- This cornerstone approach is synonymous with what is often called Web 1.0 - a back-to-basics view of online service delivery that provides the foundation for collaboration and social networking (Web 2.0) and the evolution of a worldwide database that strings together formerly discrete strands of information into a thinking [or semantic] web (Web 3.0).

Architecture and Infrastructure
- Home builders and portal owners alike still have things to learn about webs from spiders. The arachnids' webs are structurally strong, elegantly yet economically designed, rapidly recoverable, and built to deliver value time after time.

- Spiders have also figured out how to play to strengths in terms of infrastructure. The have an uncanny ability to locate their webs in high traffic areas while leveraging the work and investment of others -- weaving their traps in door frames and spans among posts, walls and ceilings. Portal builders also need to play to such infrastructure strengths.

An Owner and Champion
- Just as homes reflect the tastes, priorities and values of their owners, so too do public sector portals. Portal owners -- or, more precisely, champions -- are often the deciding and driving factor in the development of stand-out portals that combine function-forward design and a suite of applications that meet the needs and expectations of businesses and residents.

- Portal champions also play a key role in persuading the widest swath of agencies possible to look beyond their organization's four walls to a wider view of how they fit in a wider ecosystem or community.

A Community
- Despite e-commerce-inspired references to storefronts and shopping carts, a portal is less like a strip mall than a community in which formerly separate entities come together to create a good place through which public information and services can be delivered.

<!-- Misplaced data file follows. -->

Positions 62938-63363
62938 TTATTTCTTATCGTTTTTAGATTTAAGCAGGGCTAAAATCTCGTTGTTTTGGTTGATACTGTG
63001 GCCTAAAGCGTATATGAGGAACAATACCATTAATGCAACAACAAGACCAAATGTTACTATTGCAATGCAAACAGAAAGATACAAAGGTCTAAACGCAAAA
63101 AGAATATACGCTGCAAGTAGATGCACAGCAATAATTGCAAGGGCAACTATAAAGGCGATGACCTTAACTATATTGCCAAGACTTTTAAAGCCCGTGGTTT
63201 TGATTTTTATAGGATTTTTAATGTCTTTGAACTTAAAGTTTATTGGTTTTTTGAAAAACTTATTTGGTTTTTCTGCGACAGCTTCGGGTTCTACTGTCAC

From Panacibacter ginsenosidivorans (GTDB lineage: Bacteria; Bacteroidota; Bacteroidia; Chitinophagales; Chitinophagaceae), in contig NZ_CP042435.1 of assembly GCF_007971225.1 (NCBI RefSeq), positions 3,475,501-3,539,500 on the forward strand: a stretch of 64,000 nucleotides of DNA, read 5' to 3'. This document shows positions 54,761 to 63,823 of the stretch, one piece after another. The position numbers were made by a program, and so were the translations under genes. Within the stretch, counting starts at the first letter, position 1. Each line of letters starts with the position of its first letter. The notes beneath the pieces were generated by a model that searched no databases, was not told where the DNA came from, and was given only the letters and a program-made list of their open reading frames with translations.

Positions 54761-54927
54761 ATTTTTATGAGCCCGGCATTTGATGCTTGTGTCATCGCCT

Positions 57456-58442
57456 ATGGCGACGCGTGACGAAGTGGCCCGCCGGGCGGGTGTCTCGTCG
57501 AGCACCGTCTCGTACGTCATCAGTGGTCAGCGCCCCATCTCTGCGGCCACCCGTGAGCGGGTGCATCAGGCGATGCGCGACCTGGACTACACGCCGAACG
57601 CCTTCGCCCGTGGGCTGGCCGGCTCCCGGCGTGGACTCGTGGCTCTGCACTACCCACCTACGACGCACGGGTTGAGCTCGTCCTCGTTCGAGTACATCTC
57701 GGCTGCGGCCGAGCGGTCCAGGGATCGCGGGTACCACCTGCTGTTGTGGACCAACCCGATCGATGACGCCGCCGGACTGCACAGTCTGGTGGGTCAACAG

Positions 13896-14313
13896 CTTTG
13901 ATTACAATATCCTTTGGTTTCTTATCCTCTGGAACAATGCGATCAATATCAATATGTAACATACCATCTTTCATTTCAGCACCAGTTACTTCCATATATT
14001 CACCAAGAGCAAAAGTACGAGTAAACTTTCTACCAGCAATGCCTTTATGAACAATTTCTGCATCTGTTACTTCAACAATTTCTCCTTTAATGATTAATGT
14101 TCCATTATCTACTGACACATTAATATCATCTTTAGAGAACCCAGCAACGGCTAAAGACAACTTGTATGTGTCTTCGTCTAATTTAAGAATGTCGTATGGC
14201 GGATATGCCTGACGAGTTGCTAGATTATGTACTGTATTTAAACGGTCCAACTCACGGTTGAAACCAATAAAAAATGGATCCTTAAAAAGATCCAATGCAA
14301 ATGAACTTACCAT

- To those ends, the communities of interest that have formed around public portals are self-governing through a basic set or policies or rules that balance agency autonomy with the interdependence that comes with a networked world.

- Central to any such governance structure -- often adapted from models that have worked elsewhere -- is a mutually agreeable issue escalation and resolution process that lends itself to timely decisions for the good of the order.

Curb Appeal and Livability
- Visitors expect that, on arrival, the path to the front door will be clear, clean and safe. Once inside, switches, faucets and appliances should look, feel and act like those in other houses. So it is with public portals. Commonly used navigation and search functions help visitors find what they are looking for -- where and how they expect.

- The user experience -- not to mention the underlying economics of the portal -- are enhanced by incorporating applications and appliances that have been proven elsewhere.

A Funding Model that is More than a Death Pledge
- The 2007 meltdown of the sub-prime mortgage4 market provides, by analogy, a useful caution about ensuring sustainable funding for the portal. Case in point -- by 2005, California realized it could no longer afford the fee-for-service maintenance contract it had with the original contractor.
The state has since successfully built the portal from the foundation up -- and, in so doing, reduced operating costs to levels that can be supported during even tough times.

- Cost models vary widely from jurisdiction to jurisdiction. A decade of e-government experience has resulted in multiple funding hybrids that have been customized to suit local conditions. Such blended models draw from conventional time and materials charges and fixed fees to advertising and the now dominant transaction-based (so-called self-funded) approach that is choice of 20 states.

DIY vs. Build or Buy
- A number of governments have competently taken a do-I t yourself (DIY) approach to building out their portals, soliciting advice from "This Old House" consultants Norm, Kevin and Tom when they run across the unexpected or want to make improvements that are beyond their reach.
- Other governments -- including nearly half of all 50 states -- have decided that building and operating a portal is not a core competence of government and have partnered with commercial third parties to build, run and help fund the portal.


The full strategy paper can be obtained from the Center for Digital Government at http://www.centerdigitalgov.com/story.php?id=106052.